So far most of the protests have been concentrated in Bujumbura, with a few incidents reported in the Mugamba region and in Burundi’s second city, Gitega. The protesters mostly come from the city but they have included both Hutu and Tutsi, a lot of young people and students and also, on some days, women and middle-aged people. Virtually all the neighbourhoods (communes) of Bujumbura have been affected, with particularly explosive situations in Musaga, Cibitoke, and Nyakabiga. The situation in the countryside is harder to analyse, especially since a prime source of information, the independent media, has been shut down by the government and their facilities were destroyed during the coup attempt. Historically, Pierre Nkurunziza and the CNDD-FDD have had a strong support in the countryside, and since the beginning of the protests the government has maintained that “99% of the country is peaceful”. Yet, the 110,000 Burundians who have fled the country are mostly not from Bujumbura, which seems to indicate that the situation is also very tense, and potentially violent, in the countryside. Efforts to map the current violence show a few incidents in the countryside as well. [JBF]

The political landscape is fragmented. The CNDD-FDD (National Council for the Defence of Democracy/Forced for the Defence of Democracy) historically had most of its votes from rural areas, as shows the map of the results of the 2010 municipal elections. The support for Pierre Nkurunziza and the CNDD-FDD was overwhelming in most of the country. There was also, during these elections, a strong and clear link between support for CNDD-FDD and the presence of demobilized ex-combatants from CNDD-FDD (correlation is 0.6). [OS]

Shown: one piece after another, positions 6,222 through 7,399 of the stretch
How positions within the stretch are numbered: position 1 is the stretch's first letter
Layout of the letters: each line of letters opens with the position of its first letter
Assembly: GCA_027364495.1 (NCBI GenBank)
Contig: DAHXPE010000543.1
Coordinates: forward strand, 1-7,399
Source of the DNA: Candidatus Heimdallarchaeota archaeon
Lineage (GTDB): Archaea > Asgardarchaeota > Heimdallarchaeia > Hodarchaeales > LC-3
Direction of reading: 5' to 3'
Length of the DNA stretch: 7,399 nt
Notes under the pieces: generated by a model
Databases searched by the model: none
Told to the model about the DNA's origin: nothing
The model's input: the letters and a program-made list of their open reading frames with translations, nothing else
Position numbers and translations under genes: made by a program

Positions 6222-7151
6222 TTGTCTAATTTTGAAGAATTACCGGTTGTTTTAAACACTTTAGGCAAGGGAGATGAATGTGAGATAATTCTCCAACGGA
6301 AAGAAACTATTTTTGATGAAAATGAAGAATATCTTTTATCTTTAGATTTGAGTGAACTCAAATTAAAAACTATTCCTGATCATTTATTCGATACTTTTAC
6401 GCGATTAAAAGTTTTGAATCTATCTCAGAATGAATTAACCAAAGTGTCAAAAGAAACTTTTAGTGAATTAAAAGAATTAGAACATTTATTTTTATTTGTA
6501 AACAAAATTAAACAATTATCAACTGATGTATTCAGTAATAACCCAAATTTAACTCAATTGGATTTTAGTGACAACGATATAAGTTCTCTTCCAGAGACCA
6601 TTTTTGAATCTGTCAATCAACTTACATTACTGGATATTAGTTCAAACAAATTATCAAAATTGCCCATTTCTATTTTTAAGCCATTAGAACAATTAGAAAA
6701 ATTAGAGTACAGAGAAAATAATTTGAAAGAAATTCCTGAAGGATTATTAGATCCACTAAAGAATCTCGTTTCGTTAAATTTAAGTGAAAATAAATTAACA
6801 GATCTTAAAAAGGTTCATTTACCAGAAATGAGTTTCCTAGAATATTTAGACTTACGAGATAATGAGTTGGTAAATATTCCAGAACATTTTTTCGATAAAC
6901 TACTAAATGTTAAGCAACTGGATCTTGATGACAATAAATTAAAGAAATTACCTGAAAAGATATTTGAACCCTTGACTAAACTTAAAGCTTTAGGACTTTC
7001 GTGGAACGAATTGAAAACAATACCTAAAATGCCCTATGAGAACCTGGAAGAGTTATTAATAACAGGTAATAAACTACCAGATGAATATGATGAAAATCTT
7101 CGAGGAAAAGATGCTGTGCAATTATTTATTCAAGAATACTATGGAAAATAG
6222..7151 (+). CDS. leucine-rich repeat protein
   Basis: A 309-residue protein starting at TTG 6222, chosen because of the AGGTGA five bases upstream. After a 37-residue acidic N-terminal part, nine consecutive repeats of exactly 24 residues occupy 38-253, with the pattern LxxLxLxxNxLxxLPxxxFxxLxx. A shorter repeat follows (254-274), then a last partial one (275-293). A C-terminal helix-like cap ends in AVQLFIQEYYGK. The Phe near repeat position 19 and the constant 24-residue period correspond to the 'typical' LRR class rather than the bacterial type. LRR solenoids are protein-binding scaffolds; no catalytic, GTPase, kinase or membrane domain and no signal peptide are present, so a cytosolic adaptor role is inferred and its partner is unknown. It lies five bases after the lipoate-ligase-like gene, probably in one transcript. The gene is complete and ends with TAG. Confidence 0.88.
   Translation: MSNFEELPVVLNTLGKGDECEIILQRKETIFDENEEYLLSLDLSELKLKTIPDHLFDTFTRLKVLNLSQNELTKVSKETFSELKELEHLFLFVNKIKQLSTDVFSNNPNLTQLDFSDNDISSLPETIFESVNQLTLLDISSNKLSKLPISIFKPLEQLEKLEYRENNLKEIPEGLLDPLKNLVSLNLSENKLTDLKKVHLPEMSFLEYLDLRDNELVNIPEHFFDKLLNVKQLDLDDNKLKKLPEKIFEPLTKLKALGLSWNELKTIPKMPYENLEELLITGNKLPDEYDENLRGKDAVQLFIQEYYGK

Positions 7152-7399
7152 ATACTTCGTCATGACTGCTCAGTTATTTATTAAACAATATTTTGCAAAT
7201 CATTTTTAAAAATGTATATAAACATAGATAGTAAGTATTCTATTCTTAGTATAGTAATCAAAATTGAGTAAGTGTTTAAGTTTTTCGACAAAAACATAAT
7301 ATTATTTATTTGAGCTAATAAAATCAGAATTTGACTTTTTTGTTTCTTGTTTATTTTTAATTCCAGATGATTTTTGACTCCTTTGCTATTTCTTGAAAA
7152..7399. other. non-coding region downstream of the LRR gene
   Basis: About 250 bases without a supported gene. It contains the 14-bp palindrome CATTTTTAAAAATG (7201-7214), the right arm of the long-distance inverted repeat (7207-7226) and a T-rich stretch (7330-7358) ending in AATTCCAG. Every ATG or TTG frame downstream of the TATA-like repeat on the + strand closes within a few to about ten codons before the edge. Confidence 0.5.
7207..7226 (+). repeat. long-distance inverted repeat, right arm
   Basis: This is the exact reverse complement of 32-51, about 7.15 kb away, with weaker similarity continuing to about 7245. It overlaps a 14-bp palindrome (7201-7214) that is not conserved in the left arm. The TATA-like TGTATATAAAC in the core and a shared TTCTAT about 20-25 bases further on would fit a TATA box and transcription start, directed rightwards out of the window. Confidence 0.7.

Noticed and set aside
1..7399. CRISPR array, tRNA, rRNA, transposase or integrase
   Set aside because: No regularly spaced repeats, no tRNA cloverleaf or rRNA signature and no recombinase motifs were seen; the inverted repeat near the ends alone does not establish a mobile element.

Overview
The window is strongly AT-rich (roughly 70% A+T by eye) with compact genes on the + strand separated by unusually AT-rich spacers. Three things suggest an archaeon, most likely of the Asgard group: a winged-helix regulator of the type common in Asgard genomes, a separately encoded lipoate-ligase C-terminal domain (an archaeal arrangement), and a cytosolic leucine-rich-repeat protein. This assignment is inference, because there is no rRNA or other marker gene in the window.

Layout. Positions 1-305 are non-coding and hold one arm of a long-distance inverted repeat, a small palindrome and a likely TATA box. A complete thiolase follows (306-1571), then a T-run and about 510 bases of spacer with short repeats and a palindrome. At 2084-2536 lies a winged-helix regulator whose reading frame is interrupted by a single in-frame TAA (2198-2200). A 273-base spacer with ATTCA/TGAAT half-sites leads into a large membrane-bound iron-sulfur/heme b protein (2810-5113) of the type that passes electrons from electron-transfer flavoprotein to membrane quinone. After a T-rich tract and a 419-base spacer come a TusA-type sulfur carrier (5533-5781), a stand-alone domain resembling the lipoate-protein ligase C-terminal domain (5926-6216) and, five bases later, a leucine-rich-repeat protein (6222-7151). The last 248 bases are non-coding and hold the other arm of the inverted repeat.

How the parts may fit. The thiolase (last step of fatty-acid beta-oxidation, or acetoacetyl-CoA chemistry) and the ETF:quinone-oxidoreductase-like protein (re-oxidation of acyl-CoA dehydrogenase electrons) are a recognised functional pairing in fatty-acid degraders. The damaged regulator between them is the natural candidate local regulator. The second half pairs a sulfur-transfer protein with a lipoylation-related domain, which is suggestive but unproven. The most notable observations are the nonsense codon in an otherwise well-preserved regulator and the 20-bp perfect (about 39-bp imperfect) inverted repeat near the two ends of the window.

(1) Demobilized ex-rebels returns

(2) Results of the 2010 municipal elections













Contrary to the CNDD-FDD, the support for opposition parties (FNL, FRODEBU, UPRONA and MSD) in 2010 was concentrated in Bujumbura Mairie and in the South West of the country. During the last elections, many opposition parties boycotted the presidential and parliamentary election, denouncing massive electoral fraud during the municipal elections and claiming that municipal elections were not free and fair and the next polls unlikely to be so. This strategy has proved disastrous for them as the CNDD-FDD consolidated its control over all state institutions. Pierre Nkurunziza has been travelling very frequently to rural areas, and seems may have preserved his advantage there, where he used to be very popular. Over the past ten years, the CNDD-FDD has created an impressive network of socio-economic associations, party buildings and “office hours” (permanences) in the countryside.

The opposition parties face several barriers that may prevent them to gain the support they need to become a more visible force of the Burundi society, especially in the countryside. Firstly, they lack funding -and the ruling party has secured the control of key resources. Secondly, they are the victims of alleged repression in the form of arbitrary detention and violence, as evidenced by recent UN and NGO reports. Thirdly, recent laws limit the possibilities of the opposition. For instance, a 2012 law determines fines and prison sentences against opposition leaders guilty of “falsehood or slander with the intention to disturb peace and security”. Another law also prohibits the formation of coalition outside periods of electoral campaigning, and yet another law states that “organizations should notice four days in advance to local authorities if they plan a demonstration of a party meeting. These can be cancelled or forbidden unilaterally if there is a risk to disturb public order”. In sum, it seems complicated to see a strong opposition emerge in such a fragmented and repressive landscape. [OS]